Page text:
Approved by the: Faculty Senate - May 2, 2013
Administration - no action required*
Board of Regents - no action required

* The administration believes that it is not necessary to take any administrative action in regard to the Senate Research committee statement on University support for Institutional Training Grant Proposals. The University policies already allow for the support of Training Grants and the value of them is highly recognized by the administration as stated in various Senate Committee meetings. The OVPR published F&A rates specifically allow the F&A costs that are for training grants so that is not a restriction. The University budget model allows individual colleges and their faculty to determine what funds should be available to support college activities such as training grants. The University 7-11 tenure statement permits consideration of training grants in tenure decisions and individual departments and colleges specify their own additional tenure considerations in their 7-11 statements. The six specific suggested changes are not necessary because the requested functions are already available. Training grants are already supported by the OVPR and the graduate school but the primary responsibility rests with the disciplines providing the expertise. The Graduate School is already available to help with negotiation and provision of funds. The fellowship office already tracks stipends. F&A rates required in training grants are already acceptable through the office of sponsored projects; no special requests or negotiation is required to send out proposals at these rates. As stated above, the University budget model does not preclude the submission of training grants.

University Support for Institutional Training Grant Proposals

In concert with a renewed focus on assuring the quality of graduate education at the University of Minnesota, the Senate Research Committee has considered a number of issues related to the support of institutional training grants at the University of Minnesota. Training grants, typically awarded for five-year periods, provide graduate students and post-doctoral fellows with stipends and a substantial portion of their tuition expenses plus health insurance and an allotment for research expenses. As distinct from an individual training grant to a single student or fellow, the institution that is awarded an institutional training grant selects the students and fellows who will receive support from the grant.  Most institutional training grants do not provide full Facilities and Administrative (F&A) or Indirect Cost Recovery (ICR) rates and often limit infrastructure support, i.e., FTE for faculty and staff; nevertheless, they are an important factor in the ratings of academic performance and prestige of research universities.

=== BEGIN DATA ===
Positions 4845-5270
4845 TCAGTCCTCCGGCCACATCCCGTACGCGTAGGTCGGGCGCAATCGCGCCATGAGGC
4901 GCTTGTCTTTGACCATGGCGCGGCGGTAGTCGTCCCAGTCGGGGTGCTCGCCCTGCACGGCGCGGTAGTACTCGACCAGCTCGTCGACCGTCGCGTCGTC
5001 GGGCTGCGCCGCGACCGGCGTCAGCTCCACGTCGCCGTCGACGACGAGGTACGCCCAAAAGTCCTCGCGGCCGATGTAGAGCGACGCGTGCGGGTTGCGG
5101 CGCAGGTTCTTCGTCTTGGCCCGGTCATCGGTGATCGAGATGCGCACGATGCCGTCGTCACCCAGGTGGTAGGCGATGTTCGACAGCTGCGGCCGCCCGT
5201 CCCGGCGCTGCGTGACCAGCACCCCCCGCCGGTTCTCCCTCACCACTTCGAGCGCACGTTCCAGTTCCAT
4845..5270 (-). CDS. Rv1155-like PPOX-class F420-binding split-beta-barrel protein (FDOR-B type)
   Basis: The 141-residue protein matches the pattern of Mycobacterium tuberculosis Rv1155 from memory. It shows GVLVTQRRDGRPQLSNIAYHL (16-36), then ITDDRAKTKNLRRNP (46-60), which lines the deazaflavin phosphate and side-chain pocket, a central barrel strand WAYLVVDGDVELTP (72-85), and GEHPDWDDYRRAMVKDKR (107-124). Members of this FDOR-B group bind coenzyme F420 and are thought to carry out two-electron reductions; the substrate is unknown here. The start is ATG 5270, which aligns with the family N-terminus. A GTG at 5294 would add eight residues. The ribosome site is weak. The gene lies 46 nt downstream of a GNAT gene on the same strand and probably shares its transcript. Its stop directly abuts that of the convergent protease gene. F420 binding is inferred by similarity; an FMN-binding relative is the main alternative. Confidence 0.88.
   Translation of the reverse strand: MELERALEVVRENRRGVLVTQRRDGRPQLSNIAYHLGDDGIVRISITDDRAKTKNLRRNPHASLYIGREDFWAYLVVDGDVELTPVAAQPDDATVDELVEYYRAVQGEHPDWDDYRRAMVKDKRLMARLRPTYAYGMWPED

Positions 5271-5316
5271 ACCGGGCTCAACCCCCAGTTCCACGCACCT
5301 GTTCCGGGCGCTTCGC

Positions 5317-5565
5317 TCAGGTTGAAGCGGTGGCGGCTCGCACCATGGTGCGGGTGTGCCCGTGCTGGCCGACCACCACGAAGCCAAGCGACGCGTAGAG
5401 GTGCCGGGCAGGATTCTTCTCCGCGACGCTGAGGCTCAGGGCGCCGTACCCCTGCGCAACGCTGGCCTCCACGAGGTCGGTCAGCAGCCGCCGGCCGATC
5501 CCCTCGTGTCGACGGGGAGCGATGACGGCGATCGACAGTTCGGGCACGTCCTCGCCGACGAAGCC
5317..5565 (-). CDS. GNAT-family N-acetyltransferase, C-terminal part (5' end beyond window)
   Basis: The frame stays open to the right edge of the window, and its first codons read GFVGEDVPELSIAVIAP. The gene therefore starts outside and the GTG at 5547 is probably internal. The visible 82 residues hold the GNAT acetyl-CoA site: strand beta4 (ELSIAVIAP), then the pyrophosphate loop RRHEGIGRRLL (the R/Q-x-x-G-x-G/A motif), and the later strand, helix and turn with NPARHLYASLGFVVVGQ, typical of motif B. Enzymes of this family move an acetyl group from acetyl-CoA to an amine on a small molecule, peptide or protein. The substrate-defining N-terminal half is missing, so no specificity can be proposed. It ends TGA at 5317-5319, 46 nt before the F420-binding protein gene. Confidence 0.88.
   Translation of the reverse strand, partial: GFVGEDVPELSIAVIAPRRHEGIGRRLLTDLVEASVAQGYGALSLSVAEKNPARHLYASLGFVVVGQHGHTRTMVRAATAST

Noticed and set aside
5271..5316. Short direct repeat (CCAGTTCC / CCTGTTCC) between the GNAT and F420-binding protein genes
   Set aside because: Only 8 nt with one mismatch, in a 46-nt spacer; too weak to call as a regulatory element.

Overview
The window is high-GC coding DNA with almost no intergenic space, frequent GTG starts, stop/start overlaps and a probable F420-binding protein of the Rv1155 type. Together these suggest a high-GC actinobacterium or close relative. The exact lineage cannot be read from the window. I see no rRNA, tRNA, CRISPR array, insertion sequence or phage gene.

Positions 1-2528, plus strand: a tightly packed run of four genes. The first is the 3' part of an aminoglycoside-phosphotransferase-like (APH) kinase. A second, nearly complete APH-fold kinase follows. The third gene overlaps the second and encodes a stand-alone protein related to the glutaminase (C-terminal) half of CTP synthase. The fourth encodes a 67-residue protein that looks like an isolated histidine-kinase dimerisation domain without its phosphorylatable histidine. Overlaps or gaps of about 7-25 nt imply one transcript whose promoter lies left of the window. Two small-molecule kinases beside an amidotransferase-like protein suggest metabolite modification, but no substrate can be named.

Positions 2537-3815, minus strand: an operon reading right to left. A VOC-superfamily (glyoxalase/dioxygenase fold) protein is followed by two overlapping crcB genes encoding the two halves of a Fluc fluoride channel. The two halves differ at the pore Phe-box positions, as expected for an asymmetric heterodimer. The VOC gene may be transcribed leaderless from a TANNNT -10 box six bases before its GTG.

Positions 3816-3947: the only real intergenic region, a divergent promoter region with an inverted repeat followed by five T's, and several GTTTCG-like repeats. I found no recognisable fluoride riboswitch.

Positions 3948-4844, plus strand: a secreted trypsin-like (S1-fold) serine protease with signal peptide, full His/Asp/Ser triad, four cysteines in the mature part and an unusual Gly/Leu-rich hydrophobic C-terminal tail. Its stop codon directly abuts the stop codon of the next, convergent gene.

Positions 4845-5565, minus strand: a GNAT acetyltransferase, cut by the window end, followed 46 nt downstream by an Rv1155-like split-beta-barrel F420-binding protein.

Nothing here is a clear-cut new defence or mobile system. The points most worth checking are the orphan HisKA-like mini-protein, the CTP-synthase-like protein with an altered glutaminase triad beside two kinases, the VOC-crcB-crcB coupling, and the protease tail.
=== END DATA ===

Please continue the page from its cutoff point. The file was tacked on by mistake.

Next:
Institutional training grants provide multiple benefits to the University, including: 

--  A commitment of funding from training grants, often for the duration of a student's graduate program, attracts outstanding students and post-doctoral fellows;

--  Top quality students and post-doctoral fellows become engaged in research at the University of Minnesota and are more likely to join the faculty at research-intensive universities and become productive researchers;

-- Grant dollars are given to students that are specifically designated for payment of tuition;

--  Holding a federal institutional training grant draws recognition and gives status to the University, the faculty, their research, and the programs supported by these grants; and

--  The provision of additional research personnel (graduate students and post-doctoral fellows) through training grants, beyond that provided by research grants, increases productivity and makes the University more competitive for continued research grant funding.

A confluence of factors has led to misconceptions related to the value of institutional training grants:

First, for federally-funded training grants from some major sponsors, including NIH, the Centers for Disease Control, and the Health Research and Services Administration (HRSA), the sponsor-authorized Facilities & Administrative rate (F & A) is 8%, as compared to the current negotiated rate of 52% for most federal research grants awarded to the University of Minnesota.  In addition, some federal grants, e.g., NSF-IGERT (National Science Foundation - Integrative Graduate Education and Research Traineeship), exclude costs allocated for student support when calculating the F&A that can be recovered.